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Ebola still rife in DRC after one year

02 August 2019

Faith leaders are trained to teach now to prevent the spread of the disease


A Congolese health worker administers Ebola vaccine to a child at the Himbi Health Centre in Goma, last month

A Congolese health worker administers Ebola vaccine to a child at the Himbi Health Centre in Goma, last month

THE outbreak of the Ebola virus in the Democratic Republic of Congo (DRC) reached an anniversary this week: it has now been spreading for a year, during which time 1798 people have died (News, 12 July).

It has become the second most deadly outbreak; the World Health Organization has declared it a public health emergency of international concern (News, 19 July). Last week, 41 new cases of the disease were recorded in the country: one of the highest weekly totals recorded so far in the outbreak.

The charity Tearfund is working on a programme to train church leaders to teach communities about preventing the spread of the disease. Faith leaders are widely trusted in their communities, compared with medics or agency workers, who have been subjected to violent attacks.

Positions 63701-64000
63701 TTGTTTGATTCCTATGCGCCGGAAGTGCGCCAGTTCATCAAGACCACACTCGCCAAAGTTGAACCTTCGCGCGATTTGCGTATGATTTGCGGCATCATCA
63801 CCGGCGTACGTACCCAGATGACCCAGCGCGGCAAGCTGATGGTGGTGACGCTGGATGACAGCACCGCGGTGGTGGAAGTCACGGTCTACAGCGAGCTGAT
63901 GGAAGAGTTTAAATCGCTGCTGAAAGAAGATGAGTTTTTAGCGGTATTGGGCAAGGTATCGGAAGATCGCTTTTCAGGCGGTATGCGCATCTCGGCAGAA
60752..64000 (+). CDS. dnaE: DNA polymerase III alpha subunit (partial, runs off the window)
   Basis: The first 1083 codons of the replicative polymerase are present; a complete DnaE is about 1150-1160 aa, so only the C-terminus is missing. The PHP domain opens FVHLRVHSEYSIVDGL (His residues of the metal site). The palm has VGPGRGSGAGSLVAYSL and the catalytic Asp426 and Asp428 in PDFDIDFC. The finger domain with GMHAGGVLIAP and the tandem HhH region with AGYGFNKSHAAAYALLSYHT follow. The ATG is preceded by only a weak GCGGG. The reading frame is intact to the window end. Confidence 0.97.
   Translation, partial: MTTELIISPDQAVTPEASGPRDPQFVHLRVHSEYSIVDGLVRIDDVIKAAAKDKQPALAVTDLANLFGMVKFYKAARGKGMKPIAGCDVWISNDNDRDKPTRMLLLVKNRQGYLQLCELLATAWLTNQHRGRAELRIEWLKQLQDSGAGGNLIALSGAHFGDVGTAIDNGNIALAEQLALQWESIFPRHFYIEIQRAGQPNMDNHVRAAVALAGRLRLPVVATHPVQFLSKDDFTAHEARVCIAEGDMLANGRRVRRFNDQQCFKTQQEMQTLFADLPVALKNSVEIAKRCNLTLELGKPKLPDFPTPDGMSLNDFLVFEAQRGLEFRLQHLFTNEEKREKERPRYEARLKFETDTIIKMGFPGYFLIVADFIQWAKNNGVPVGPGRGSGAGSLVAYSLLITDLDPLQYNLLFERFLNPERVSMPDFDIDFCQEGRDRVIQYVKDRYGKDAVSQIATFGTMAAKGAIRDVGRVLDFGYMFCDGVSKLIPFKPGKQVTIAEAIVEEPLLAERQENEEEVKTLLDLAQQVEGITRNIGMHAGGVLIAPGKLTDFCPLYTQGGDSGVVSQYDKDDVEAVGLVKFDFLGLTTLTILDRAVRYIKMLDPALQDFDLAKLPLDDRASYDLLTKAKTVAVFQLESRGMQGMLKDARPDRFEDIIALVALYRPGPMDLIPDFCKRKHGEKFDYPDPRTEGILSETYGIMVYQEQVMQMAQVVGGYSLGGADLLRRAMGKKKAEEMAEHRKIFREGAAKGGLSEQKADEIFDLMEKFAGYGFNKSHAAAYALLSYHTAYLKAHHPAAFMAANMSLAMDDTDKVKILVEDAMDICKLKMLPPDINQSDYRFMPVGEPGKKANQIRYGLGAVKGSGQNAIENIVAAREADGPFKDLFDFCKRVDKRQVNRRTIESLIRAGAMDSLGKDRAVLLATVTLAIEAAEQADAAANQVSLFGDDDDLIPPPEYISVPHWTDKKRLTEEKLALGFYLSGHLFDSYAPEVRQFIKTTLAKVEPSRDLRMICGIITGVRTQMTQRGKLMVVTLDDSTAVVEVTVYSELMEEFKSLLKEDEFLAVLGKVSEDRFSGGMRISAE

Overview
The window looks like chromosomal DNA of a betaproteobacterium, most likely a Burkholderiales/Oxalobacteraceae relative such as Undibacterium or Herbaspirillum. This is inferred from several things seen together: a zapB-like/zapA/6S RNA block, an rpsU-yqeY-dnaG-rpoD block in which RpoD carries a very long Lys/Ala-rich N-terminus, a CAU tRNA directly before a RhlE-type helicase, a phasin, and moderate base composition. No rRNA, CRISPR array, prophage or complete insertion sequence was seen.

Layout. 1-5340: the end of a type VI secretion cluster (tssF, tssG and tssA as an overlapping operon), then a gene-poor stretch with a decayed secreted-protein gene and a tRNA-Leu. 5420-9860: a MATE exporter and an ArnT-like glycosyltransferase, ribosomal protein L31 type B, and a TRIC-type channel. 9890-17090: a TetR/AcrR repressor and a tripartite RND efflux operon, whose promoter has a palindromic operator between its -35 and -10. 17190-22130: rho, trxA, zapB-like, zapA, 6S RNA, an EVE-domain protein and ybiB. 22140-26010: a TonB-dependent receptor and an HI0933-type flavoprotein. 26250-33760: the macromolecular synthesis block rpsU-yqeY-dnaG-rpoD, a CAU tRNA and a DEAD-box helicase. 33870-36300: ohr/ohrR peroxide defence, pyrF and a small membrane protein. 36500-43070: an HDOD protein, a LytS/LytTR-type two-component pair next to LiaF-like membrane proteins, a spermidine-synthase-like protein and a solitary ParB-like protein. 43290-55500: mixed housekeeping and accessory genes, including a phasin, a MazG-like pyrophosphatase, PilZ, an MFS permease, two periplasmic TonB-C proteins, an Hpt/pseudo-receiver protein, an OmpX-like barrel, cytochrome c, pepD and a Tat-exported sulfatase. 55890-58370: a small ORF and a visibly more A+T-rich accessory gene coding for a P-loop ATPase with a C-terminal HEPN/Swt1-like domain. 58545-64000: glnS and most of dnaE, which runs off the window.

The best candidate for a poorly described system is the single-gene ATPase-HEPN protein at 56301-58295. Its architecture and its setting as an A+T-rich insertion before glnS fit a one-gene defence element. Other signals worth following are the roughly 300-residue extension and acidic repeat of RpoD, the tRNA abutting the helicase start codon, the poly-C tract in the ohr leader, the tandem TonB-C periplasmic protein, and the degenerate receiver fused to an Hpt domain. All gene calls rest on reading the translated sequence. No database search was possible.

Tearfund has so far trained 482 faith leaders, who have since spoken to more than 250,000 people.

The programme director for Tearfund in the DRC, Hebdavi Muhindo, said that the training had already increased collaboration among different faith groups, including Muslim and Christian ones, and those with traditional beliefs.

“Faith leaders can be trusted. They can talk to people about the need for different funeral customs when someone has died from Ebola, to reassure families that their loved one can be prayed for without touching; that, though they aren’t able to follow traditional customs, it won’t stop their loved one from going to heaven.”

In some areas, medics trying to offer vaccinations have been met with violence and hostility.

The DRC is still suffering from conflict and insecurity, and other diseases, including malaria. Getting the message about hygiene, and the need for hand-washing, to people who have to undertake a two-hour round trip to get water, was difficult, Mr Muhindo said. “If people don’t have clean water and are hungry, then Ebola just becomes another demand upon them,” he said.

He asked for prayers for the survivors of the virus who are facing discrimination when they recover and return to their homes, and for those trying to treat the victims, who are exhausted by months of work.

The Archbishop of Congo, the Most Revd Masimango Katanda, said that the disease was rife in areas where many armed rebel groups were active, making treatment more difficult. The Church was attempting to raise awareness of the reality of the virus and tackling misinformation, he said. “The main role of the Church at this time is to raise awareness. . . Ebola concerns everyone.”

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